Not In Our Town needs your help. NIOT is trying to raise funds that will allow us to provide more communities with tools that will help them not only address hate as it happens but also prevent hate from happening in the first place. For most of us, summer is a time of vacation and relaxation. Here at Not In Our Town, we worry. Some of the most heinous and high profile hate crimes have occurred in summers past. The Summer of Hate in 1999 was particularly dreadful. In a series of violent hate attacks by "lone wolf" white supremacists, five people were killed across the country. Communities in California, Illinois and Indiana were terrorized as synagogues were torched, day care centers attacked, and well-loved local citizens—Gay, African-American, and Asian-American—lost their lives at the hands of virulently bigoted murderers.
In late April, our supporters at the Nathan Cummings Foundation featured Not In Our Town on their website. The Nathan Cummings Foundation's mission is rooted in the Jewish tradition and committed to democratic values and social justice. Not In Our Town receives funding through the foundation's Arts and Culture Program. We were pleased and proud to learn that NIOT will receive continued support from NCF in 2012. The foundation notes that NIOT.org "is a countervailing force to the subculture of hate, providing a web portal where visitors can share and be inspired by the experiences of those with the courage to stand up against bigotry based on race, religion, gender, sexuality and age." We thank the Nathan Cummings Foundation and our other project funders for their generous support and faith in our mission.
A slow and beautiful melody streams from Robert Bruey’s acoustic guitar as he steps up to the microphone. He clears his throat, and addresses the mourning crowd surrounding him. “I wrote this song after I heard about this [...] historical inaccuracy,” said the Long Island musician in a somber tone. “Marcelo didn’t run.” Clear and full of warmth, Bruey’s earthy voice transcends the silence at the vigil held on this biting cold November afternoon. Robert Bruey performs "Perdoname Hermano" at vigil on November 7, 2010, two years after Marcelo Lucero's death.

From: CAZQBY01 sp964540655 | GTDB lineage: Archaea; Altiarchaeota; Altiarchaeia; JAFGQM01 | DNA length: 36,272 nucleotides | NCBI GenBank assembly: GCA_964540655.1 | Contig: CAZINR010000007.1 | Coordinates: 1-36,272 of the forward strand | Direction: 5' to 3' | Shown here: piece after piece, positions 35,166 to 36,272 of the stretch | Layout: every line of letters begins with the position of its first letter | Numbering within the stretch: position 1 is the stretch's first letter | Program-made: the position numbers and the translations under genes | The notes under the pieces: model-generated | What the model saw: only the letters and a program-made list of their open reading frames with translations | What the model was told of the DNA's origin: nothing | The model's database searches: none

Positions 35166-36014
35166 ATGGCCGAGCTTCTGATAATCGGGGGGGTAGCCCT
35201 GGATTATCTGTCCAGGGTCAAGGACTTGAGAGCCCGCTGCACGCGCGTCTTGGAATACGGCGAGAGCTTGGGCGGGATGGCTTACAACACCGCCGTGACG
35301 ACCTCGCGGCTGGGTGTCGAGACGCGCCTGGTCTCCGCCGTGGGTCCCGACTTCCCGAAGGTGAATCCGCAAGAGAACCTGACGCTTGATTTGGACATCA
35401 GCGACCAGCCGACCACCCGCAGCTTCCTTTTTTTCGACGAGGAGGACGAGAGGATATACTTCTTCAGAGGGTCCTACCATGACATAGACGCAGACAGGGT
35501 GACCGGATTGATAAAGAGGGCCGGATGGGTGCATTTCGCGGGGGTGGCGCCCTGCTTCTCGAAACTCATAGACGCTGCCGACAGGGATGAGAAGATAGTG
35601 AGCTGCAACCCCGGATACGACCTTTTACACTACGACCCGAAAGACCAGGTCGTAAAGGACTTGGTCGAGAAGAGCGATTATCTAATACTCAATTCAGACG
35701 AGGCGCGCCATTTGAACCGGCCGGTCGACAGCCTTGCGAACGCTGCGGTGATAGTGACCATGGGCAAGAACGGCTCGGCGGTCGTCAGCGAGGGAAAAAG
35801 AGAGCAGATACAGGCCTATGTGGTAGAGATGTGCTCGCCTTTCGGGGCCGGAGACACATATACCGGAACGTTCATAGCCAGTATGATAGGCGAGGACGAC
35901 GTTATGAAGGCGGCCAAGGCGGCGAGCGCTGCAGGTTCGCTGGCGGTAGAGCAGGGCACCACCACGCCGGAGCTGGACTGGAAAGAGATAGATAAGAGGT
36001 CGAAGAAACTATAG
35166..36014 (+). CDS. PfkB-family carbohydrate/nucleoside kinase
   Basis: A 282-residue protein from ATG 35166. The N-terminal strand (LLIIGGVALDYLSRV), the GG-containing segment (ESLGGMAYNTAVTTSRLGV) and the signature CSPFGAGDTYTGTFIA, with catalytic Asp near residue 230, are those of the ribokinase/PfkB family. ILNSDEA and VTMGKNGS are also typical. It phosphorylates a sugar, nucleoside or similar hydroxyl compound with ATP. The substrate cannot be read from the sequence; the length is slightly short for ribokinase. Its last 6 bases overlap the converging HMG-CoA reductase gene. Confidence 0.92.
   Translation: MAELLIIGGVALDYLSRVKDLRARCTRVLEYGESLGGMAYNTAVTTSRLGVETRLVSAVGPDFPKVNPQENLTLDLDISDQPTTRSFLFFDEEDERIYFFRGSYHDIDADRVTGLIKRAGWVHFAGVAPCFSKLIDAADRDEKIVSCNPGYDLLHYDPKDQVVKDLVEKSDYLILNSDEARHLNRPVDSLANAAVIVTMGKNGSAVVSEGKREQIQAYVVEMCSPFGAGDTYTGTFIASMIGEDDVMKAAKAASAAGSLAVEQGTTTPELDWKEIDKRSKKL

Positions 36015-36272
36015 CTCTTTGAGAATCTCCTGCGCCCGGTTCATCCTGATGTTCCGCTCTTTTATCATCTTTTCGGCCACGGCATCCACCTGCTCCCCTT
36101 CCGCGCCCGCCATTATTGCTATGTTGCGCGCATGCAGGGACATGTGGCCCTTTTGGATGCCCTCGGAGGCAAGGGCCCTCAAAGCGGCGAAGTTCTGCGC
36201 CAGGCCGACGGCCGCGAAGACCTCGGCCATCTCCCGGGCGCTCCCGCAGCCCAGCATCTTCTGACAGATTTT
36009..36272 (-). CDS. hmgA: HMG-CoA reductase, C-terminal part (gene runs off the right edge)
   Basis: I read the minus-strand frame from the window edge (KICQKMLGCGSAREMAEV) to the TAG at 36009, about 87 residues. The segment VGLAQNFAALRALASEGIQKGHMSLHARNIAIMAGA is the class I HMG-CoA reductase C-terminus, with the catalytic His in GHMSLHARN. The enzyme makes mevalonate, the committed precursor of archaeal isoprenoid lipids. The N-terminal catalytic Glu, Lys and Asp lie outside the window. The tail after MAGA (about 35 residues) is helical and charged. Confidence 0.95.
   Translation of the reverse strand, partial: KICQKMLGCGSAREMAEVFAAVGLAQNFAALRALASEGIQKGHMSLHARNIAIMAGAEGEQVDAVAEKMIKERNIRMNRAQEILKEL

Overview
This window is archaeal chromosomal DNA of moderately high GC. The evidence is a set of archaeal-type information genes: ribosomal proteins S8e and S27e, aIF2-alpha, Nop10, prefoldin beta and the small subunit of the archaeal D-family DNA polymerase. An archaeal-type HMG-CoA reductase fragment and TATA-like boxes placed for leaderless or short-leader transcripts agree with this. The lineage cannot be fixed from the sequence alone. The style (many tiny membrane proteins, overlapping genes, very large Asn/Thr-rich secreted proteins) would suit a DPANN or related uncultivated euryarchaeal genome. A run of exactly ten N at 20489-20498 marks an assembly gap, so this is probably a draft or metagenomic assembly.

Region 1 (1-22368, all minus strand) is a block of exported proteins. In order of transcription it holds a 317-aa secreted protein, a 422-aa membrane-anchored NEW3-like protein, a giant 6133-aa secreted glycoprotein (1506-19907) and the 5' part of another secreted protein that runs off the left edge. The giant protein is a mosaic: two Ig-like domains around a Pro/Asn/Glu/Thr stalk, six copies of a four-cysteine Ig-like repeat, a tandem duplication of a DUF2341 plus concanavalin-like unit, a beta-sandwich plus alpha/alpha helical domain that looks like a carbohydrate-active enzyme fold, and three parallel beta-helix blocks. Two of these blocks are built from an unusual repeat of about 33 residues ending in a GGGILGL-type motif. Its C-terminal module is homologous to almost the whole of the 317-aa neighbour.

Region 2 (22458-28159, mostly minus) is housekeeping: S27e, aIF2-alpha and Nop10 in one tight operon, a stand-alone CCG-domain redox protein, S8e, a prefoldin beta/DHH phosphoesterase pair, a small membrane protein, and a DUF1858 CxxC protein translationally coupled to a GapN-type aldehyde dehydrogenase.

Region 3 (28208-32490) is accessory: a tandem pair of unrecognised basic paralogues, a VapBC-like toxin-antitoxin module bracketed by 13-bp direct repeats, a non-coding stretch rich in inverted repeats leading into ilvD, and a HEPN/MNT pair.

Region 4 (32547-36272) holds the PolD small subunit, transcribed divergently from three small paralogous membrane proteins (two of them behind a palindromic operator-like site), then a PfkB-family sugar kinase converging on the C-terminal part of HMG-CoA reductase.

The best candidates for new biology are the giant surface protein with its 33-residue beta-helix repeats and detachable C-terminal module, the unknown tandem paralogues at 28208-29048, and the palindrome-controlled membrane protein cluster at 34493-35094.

The Fort Collins Not In Our Town Alliance was honored with a 2010 Advancing Equality Award from the Gay & Lesbian Fund of Colorado. Though the organization received 40 nominations from across the state, Fort Collins NIOTA nabbed the award for Outstanding Nonprofit Organization. The awards, according to Tonya Ewers, are “really meant to uncover organizations and people in Colorado who are doing wonderful things in the community for equality” and their overall goal is to “create a more equal Colorado and a better place for everyone.” The fund is a program of the Gill Foundation. At the December award dinner, the Gay & Lesbian Fund used this language to explain why the Fort Collins NIOTA was selected as a their Outstanding Nonprofit Organization:
San Francisco, CA: More than 200 NIOT members, community leaders, elected officials, friends, and supporters gathered at the Bay Area Video Coalition last night to celebrate the public launch of NIOT.org. San Francisco Mayor Gavin Newsom proclaimed April 6, 2010, as Not In Our Town Day, and House Speaker Nancy Pelosi sent her congratulations from DC. Supervisor Ross Mirkarimi and District Attorney Victor Hwang spoke about the importance of communities coming together to stand up against hate violence.
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